Publication in Economics, Politics and Public Policy in East Asia and the Pacific

On nuclear first strike, White is wrong

A boy looks at a photograph showing Hiroshima city after the 1945 atomic bombing, at the Hiroshima Peace Memorial Museum, Japan, 6 August 2007. (Photo: Reuters)

Author: Gareth Evans, ANU

Hugh White’s views on the dangers of the United States moving to a ‘No First Use’ nuclear posture are not just inherently unpersuasive, for reasons crisply spelt out by Ramesh Thakur, for instance, in recent pieces in The Strategist and Bulletin of the Atomic Scientists. Read more…

The real meaning of Thailand’s constitutional referendum

A well-wisher holds a picture of Thailand's King Bhumibol Adulyadej at the Siriraj hospital where he is residing, in Bangkok, Thailand, 9 June 2016. (Photo: Reuters).

Author: Patrick Jory, UQ

The result of the Thailand’s recent referendum appeared to show an easy win to the ‘yes’ camp. 61 per cent of voters approved the draft constitution while 39 per cent voted ‘no’. 58 per cent also approved a second question, inserted at the last minute, on whether a non-elected prime minister could be appointed Read more…

A new model of urbanism will help China boost growth

A worker inside his dormitory near a residential construction site in Hefei, Anhui province. (Photo: Reuters/Stringer).

Authors: Cai Fang and Wang Meiyan, Chinese Academy of Social Sciences, and Guo Zhenwei, National Research Institute for Health and Family Planning of China

China’s unprecedented growth since reforms began in the late 1970s has been accompanied by an equally transformative process of urbanisation. China’s urbanisation rate increased from 17.9 to 54.8 per cent between 1978 and 2014, which represents the largest peacetime population movement in human history. Read more…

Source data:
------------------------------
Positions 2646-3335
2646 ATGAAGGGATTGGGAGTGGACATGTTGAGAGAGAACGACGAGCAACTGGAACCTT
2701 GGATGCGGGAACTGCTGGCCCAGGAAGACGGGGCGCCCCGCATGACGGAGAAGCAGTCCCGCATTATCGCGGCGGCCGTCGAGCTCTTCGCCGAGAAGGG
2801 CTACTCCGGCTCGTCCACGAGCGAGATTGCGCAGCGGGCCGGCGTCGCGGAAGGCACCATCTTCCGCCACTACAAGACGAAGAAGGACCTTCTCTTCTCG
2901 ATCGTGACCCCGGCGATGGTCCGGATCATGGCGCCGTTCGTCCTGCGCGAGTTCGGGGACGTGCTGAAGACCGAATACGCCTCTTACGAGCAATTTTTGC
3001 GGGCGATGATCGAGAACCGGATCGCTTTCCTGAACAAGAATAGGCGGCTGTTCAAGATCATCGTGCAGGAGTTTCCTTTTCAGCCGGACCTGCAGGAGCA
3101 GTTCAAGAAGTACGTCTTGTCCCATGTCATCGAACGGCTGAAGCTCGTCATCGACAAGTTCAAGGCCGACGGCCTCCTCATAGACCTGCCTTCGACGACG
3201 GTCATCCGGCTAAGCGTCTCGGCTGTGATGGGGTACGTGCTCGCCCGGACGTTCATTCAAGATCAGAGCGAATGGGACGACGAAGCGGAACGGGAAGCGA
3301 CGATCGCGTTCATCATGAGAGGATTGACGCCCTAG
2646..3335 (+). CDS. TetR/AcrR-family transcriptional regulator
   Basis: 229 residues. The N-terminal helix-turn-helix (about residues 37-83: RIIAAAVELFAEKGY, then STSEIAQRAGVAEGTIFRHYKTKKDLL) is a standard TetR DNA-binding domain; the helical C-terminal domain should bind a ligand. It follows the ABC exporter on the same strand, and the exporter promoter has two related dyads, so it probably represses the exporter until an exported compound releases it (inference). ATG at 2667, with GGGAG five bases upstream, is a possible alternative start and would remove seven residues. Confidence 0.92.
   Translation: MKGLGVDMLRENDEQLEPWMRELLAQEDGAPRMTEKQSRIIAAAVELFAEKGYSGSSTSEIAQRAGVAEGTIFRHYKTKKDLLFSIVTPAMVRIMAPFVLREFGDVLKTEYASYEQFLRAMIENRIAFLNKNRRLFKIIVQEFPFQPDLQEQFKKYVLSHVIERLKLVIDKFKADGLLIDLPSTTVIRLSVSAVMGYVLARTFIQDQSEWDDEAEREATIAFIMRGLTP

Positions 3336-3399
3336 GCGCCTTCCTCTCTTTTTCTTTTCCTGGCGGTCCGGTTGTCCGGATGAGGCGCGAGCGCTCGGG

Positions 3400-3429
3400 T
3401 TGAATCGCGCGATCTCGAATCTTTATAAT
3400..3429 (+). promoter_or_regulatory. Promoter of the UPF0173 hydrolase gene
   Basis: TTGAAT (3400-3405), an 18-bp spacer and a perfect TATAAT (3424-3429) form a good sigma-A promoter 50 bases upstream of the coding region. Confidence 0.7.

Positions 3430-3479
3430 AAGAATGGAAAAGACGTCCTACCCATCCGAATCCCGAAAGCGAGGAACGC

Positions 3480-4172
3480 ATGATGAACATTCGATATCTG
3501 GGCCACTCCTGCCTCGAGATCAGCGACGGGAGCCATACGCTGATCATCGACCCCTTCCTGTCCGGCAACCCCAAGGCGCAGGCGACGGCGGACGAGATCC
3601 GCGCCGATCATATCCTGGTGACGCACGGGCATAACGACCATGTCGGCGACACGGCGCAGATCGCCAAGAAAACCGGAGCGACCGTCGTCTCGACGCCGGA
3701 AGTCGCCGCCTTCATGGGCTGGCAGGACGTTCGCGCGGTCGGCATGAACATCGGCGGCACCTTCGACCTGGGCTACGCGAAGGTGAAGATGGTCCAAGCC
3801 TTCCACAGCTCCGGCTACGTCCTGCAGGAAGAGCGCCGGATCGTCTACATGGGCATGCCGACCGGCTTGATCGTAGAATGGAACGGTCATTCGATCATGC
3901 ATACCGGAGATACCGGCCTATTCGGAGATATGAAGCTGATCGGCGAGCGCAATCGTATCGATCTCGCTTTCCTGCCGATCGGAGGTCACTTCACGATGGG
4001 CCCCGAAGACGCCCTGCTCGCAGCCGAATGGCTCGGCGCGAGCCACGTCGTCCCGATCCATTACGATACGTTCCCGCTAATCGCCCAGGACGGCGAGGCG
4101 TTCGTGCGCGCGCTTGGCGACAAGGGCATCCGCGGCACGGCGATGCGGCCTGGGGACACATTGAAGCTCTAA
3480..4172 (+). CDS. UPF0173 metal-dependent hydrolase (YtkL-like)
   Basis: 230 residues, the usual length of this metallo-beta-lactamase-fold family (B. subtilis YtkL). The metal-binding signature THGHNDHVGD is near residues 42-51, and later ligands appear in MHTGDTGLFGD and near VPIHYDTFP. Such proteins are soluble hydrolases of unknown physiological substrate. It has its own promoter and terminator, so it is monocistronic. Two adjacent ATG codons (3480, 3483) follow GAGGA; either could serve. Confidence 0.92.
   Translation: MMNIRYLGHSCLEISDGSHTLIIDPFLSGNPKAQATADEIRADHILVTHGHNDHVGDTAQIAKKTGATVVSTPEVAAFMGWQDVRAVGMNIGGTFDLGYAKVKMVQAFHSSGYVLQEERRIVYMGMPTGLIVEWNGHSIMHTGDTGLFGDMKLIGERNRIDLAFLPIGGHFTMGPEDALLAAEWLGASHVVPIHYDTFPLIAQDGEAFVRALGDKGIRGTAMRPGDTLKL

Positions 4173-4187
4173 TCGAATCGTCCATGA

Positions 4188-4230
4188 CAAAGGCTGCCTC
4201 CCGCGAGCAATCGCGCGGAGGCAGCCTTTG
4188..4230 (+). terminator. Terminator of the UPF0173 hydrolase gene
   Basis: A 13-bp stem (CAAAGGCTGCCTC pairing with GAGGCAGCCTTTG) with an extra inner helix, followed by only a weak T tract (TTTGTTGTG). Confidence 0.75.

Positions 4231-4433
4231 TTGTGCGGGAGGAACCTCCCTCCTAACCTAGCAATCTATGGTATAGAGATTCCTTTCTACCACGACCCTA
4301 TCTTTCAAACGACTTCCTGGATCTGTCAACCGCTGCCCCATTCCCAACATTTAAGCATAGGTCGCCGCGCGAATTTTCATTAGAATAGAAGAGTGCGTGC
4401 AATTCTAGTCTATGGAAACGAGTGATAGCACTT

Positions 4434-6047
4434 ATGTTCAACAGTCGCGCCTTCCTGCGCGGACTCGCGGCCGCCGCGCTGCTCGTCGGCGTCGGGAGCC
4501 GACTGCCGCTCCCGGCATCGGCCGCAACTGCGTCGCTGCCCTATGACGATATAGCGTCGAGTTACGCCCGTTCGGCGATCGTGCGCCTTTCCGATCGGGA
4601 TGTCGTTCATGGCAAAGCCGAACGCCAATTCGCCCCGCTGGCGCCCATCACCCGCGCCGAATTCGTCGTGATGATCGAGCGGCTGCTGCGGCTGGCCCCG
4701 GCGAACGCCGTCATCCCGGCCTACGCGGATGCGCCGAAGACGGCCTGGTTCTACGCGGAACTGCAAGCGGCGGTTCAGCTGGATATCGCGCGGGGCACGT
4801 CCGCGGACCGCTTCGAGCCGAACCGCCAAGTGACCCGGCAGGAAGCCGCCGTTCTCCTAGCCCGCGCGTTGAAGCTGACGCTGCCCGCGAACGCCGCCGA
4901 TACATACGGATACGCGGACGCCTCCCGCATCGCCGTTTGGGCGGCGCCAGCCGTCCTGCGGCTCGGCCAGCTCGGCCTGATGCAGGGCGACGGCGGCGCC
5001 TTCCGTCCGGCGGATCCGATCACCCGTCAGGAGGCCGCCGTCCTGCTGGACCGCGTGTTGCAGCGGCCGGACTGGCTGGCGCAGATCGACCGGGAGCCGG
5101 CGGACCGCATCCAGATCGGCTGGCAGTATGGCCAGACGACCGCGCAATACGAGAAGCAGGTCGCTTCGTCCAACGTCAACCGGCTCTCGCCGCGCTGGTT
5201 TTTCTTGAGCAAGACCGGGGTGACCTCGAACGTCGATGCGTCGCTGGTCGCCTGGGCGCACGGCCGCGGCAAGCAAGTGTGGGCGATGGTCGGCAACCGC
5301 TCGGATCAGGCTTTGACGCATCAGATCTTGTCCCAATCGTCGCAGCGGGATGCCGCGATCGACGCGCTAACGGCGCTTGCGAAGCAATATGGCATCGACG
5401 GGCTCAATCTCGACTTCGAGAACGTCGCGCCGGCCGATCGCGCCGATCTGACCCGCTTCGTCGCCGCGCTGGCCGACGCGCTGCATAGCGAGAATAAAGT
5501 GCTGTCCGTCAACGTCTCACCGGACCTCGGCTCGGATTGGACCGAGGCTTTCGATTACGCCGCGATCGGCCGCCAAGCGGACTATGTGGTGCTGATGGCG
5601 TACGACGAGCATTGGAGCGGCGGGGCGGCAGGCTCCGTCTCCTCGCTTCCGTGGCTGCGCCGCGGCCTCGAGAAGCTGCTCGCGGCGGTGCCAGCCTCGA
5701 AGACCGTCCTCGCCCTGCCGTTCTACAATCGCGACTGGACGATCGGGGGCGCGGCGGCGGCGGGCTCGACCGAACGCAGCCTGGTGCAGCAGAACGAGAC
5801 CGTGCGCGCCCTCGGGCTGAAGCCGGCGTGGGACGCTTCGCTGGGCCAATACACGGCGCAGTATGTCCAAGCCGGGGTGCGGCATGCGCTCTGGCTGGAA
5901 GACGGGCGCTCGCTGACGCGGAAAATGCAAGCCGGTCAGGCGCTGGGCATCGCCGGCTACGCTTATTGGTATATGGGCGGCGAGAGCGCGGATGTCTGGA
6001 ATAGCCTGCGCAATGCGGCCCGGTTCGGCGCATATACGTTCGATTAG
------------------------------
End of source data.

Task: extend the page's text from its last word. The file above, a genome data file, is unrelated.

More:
1MDB scandal reveals tangled web of global finance

Author: Natasha Hamilton-Hart, University of Auckland

Malaysia’s 1Malaysia Development Berhad (1MDB) scandal reached a crescendo in July 2016. The US Attorney General claimed that more than US$3.5 billion belonging to 1MDB was ‘allegedly misappropriated by high-level officials of 1MDB and their associates’ between 2009 and 2015. Read more…

Australian investment decisions need demystifying

Author: Rebecca Mendelsohn, ANU

Foreign investment is periodically controversial in Australia. The decision by Treasurer Scott Morrison to reject foreign bids for Australian electricity provider, AusGrid, on national security grounds is the latest matter to generate adverse comment. Read more…

Making the Hangzhou G20 summit relevant

A man rides an electronic bike past a billboard for the upcoming G20 summit in Hangzhou, China.

Author: Editors, East Asia Forum

Among all the summit-babble about inclusive and sustainable growth and a myriad other agendas that have attached themselves to the G20, it’s still far from clear that when leaders gather in Hangzhou in China next weekend they will add strategic value to the world’s premier economic dialogue.

Read more…

Can China help shape global governance at the G20?

G20 Finance Ministers and Central Bank Governors group photo in Chengdu, China. (Photo: Reuters)

Author: Ye Yu, Shanghai Institute for International Studies

At the end of the twentieth century, China was an observer of global governance, on the sidelines of the G7 and not yet a member of the World Trade Organization (WTO). Encouraged by Western countries to embrace global governance, China has become much more proactive in pushing global cooperation since the G20 was founded. As president of the G20 for 2016, China has an unprecedented opportunity to provide impetus to global development.

Read more…

What to expect from China’s G20 leadership

People watch a light show for 30 day countdown of the upcoming G20 Summit in Hangzhou, Zhejiang Province, China, August 5, 2016. (Photo: Reuters).

Authors: Wang Wen, Renmin University of China

The G20 has become the key vehicle for implementing and promoting global economic governance. China is set to host this year’s G20 summit in Hangzhou on 4–5 September. Read more…